- Can you explain the MaineCare Deductible?
- Do I actually have to spend all that money before MaineCare can help me?
- Will Medicaid pay the deductible once I meet it?
- Which bills will MaineCare pay?
- What should I do if I know that I am going to have a big medical expense?
- What should I do if I have old unpaid medical bills?
- How Can I have some idea of what my MaineCare Deductible will be?
If you are elderly, disabled or a parent but your income is too high for regular Maine Care, you may be eligible for MaineCare with a deductible.
Note: "Non-categorical adults" (non-disabled without children) who are over-income cannot get this coverage.
Here is how the deductible works:
- You will get a notice from the state telling you that you are not eligible for MaineCare.
- The notice will tell you that MaineCare can help you if your medical bills for a 6-month period are over a certain amount. This is called the "deductible."
No. You have to have medical bills that total at least the amount of the deductible. You do not have to have paid the bills. These bills can be very old bills, not just new bills.
No. Medicaid will not pay the deductible. That is your responsibility. Sometimes you can get "free" care or "charity" care from the hospital which can pay for your bill.
Be sure to apply for hospital free care only after you have met your MaineCare deductible. If the hospital gives you free care before you show your bill to MaineCare, then you will not meet your deductible.
MaineCare will pay almost all the bills that any insurance, such as Medicare, does not pay. However, MaineCare will only pay those bills you have after you meet the deducible.
Here is how it works:
Let's say your MaineCare deductible is $5,000 for January 1st through June 30th. You go into the hospital on January 1st. You get out on January 8th. You then have other medical bills, like prescriptions, physical therapy, or anything else. All your bills come to $8,000.
You bring all your bills (including any old medical bills from before January 1st that are unpaid) into your MaineCare worker. Then MaineCare looks to see on which date your bills totalled $5,000 (your deductible amount). Say your hospital bill shows that by January 6th your bills totaled $5,000. MaineCare will then tell you that MaineCare will pay for all your medical bills for services after January 6th. (Remember that if Medicare pays some or all of the $5,000, then MaineCare will not count that toward your deductible. If the hospital gives you "free" care, then whatever the hospital gives to you does count toward your $5,000 deductible.)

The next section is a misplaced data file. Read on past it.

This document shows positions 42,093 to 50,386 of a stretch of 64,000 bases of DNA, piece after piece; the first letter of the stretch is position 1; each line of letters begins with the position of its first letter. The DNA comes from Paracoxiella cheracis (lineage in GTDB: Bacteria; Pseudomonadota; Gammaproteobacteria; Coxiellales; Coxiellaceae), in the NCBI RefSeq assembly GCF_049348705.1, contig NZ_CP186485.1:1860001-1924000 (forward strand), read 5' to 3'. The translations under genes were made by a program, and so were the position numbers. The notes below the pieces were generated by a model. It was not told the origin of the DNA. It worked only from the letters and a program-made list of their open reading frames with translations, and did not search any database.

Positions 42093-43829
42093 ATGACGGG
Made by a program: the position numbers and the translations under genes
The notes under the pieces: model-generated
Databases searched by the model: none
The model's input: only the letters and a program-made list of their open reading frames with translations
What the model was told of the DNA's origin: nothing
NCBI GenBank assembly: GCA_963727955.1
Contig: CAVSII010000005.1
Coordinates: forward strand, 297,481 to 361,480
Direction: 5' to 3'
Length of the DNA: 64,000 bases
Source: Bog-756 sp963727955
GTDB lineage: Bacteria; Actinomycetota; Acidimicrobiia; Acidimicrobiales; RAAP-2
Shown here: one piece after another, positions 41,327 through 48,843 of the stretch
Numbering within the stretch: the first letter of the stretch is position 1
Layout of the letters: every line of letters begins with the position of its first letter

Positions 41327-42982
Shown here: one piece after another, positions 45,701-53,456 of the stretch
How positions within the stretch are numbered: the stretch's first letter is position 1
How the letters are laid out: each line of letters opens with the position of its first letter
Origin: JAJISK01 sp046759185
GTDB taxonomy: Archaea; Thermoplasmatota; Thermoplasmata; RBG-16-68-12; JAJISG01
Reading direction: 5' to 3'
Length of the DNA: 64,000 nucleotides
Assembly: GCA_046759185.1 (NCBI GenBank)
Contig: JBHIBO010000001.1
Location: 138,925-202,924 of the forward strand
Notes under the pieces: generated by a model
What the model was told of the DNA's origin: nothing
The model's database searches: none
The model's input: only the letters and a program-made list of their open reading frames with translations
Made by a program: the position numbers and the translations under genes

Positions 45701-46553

MaineCare will then pay for all your medical bills for medical services that you get from January 6th until the end of June.
Sometimes it is better to have a MaineCare deductible for one month, instead of for 6 months. Here is how it works.
If you know that you are going into the hospital on February 1st for an operation and that you won't have any big medical expenses after the month of February, then it is usually better to reapply for MaineCare in March.
When you reapply in March you will only have a 1 month deductible (for February) which is smaller than a 6 month deductible. The only downside is that MaineCare will only cover the past medical expense (once you meet your deductible) and will not cover future medical expenses.
It is important that you tell your MaineCare worker if you have any old unpaid medical bills. These bills can sometimes be used to meet your deductible.
Basically, MaineCare takes your monthly “countable” income and subtracts what is called the Protected Income Level or PIL. The PIL is based upon your family size. Use the chart below to see the PIL for your family size. Once they get this number, they multiply it times 6 to get a 6 month deductible.
For example, you are a household of 1 person. Your income is $1100 per month. The PIL for 1 person is $315. So, $1100 less $315 = $785. Multiply this by 6 to get a 6-month deductible or spend-down of $4710.
Protected Income Chart
|Unit Size||Protected Income Level|
Contact Pine Tree Legal Assistance if you have any questions.
updated December 2009
reviewed July 2015
PTLA # 517